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LE MONDE (France), TORONTO STAR, RABBLE (Canada)

Worldcrunch

According to Canadian expert in copyright, Michael Geist, the European Commission is planning to implement the recently rejected provisions of ACTA with a clever little workaround: by applying the Canada-EU Comprehensive Economic and Trade Agreement (CETA).

The Canadian publication Rabble reports that Canada and the European Union are trying to ratify the controversial Anti-Counterfeiting Trade Agreement through the backdoor.

Michael Geist, who is also the Toronto Star"s Internet legal affairs columnist, stated: "The European Commission strategy appears to use CETA as the new ACTA, burying its provisions in a broader Canadian trade agreement with the hope that the European Parliament accepts the same provisions it just rejected with the ACTA framework."

On his blog, Mr Geist presents the similarities between ACTA and CETA provisions, mainly concerning the Internet Provider Liability, the Civil and Criminal Enforcement, as well as the Border Measures.

French daily Le Monde points out that according to leaked documents from February 2012, the CETA agreement will oblige Internet providers to disclose the identity of their users suspected of piracy.

Dubbed "ACTA's Trojan horse" by several European websites, CETA is currently in its last stage of negotiation.

As for the ACTA treaty, which the European MPs massively rejected in the voting session last week, it is to be examined by the European Court of Justice. ACTA could be re-examined by the EU Parliament, if the Court decides it respects fundamental rights.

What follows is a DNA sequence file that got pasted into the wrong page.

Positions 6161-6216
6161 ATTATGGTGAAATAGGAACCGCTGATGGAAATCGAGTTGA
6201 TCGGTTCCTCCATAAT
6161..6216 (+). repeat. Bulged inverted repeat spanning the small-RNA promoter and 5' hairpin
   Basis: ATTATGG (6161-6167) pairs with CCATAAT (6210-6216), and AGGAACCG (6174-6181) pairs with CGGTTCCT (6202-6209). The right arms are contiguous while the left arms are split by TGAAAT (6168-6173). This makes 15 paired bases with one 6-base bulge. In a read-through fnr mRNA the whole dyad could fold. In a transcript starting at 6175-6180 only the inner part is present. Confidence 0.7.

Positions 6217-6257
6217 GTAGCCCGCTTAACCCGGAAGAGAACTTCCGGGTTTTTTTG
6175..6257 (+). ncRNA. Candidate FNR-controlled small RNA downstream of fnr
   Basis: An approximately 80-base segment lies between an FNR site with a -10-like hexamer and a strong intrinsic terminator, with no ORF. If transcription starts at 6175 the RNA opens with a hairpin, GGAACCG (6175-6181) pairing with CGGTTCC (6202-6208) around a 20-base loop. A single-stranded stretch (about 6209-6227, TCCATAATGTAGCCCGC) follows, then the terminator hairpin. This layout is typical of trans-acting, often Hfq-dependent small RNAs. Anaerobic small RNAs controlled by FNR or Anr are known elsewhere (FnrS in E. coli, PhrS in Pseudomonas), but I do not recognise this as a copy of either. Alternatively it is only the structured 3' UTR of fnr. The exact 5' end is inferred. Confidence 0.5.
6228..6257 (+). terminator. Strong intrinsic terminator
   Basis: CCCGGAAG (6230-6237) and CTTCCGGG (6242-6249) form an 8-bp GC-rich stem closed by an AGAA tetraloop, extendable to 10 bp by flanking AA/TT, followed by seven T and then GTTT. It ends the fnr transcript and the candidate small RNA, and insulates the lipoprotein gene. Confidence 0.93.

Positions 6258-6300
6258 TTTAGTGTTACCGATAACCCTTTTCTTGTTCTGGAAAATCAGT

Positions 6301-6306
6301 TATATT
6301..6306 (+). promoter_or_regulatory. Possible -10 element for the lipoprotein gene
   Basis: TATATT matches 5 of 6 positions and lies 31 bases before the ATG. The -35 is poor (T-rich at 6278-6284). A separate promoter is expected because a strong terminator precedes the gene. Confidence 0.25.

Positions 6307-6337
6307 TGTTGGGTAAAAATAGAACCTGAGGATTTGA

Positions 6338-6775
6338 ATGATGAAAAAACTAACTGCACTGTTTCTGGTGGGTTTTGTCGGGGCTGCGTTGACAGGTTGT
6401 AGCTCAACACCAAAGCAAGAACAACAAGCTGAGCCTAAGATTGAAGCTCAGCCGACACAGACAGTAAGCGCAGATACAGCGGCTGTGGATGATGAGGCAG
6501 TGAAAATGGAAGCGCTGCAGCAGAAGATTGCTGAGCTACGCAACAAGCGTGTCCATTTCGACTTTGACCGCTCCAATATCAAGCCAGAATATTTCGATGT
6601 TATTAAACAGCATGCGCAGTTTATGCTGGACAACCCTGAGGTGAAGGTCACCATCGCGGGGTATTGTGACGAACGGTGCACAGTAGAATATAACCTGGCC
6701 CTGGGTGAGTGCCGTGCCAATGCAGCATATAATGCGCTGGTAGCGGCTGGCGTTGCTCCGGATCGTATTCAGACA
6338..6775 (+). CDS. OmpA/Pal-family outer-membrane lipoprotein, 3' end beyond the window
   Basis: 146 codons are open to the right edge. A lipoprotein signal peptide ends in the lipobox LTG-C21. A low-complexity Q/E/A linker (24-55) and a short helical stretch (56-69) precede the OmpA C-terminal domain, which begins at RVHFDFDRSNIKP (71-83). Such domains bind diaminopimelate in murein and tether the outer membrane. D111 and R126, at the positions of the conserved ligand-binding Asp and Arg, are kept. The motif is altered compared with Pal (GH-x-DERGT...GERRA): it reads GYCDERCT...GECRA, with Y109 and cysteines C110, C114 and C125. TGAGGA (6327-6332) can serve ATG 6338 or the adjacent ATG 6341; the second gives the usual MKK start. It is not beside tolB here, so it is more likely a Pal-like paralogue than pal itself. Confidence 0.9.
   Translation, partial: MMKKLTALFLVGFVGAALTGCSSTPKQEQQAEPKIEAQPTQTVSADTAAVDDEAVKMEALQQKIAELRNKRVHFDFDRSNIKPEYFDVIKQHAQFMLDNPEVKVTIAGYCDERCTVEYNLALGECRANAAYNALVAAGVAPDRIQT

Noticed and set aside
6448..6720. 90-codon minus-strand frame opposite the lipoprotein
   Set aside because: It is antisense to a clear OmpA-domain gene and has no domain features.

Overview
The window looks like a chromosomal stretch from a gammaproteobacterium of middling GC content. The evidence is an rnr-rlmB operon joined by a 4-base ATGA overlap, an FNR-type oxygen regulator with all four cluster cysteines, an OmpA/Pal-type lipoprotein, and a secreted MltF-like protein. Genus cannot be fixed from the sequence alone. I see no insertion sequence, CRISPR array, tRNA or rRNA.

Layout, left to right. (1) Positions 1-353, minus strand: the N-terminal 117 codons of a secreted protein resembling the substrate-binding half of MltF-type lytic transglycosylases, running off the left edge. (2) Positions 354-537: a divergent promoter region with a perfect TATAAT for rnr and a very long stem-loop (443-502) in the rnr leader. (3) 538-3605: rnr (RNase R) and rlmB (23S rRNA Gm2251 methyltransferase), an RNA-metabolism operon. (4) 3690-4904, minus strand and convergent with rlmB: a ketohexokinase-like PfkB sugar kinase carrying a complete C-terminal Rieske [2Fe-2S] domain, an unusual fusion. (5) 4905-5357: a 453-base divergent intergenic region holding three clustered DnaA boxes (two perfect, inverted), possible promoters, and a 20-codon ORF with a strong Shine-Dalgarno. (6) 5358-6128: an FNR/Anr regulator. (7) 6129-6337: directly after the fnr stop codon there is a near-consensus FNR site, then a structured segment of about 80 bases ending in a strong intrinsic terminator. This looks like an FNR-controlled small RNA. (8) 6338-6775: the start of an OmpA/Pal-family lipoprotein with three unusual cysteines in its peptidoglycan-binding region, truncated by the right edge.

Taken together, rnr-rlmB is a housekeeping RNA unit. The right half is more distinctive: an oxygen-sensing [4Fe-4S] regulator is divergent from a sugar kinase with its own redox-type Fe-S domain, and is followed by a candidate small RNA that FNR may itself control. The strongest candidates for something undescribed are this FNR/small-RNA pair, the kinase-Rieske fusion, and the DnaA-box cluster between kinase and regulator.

In the meantime, reaction was fierce in Europe to reports of this Plan B for anti-piracy policy:

French Indignados' reaction on CETA: "Europe thinks you are idiots'

"Brussels is trying to cancel the rejection of ACTA. Did you say European democracy???"

"Goodbye ACTA, hello CETA; A new struggle begins."

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Society

Journalism In A Zero-Trust World: Maria Ressa Speaks After Rappler Shut Down Again

The Rappler CEO and Nobel Peace Prize winner spoke with The Wire's Arfa Khanum Sherwani about how journalists everywhere need to prepare themselves for the worst-case scenario of government-ordered closure and what they should do to face up to such a challenge.

Maria Ressa, Filipino journalist, author and Nobel Peace Prize laureate

Arfa Khanum Sherwani

HONOLULU — For someone who’s just been ordered to shut down the news website she runs, Rappler CEO Maria Ressa is remarkably cheerful about what may happen next.

In a speech she gave to a conference at the East-West Center here on challenges the media face in a “zero trust world”, Ressa said that she and her colleagues were prepared for this escalation in the Philippines government’s war on independent media and will carry on doing the work they do. “If you live in a country where the rule of law is bent to the point it’s broken, anything is possible…. So you have to be prepared.”

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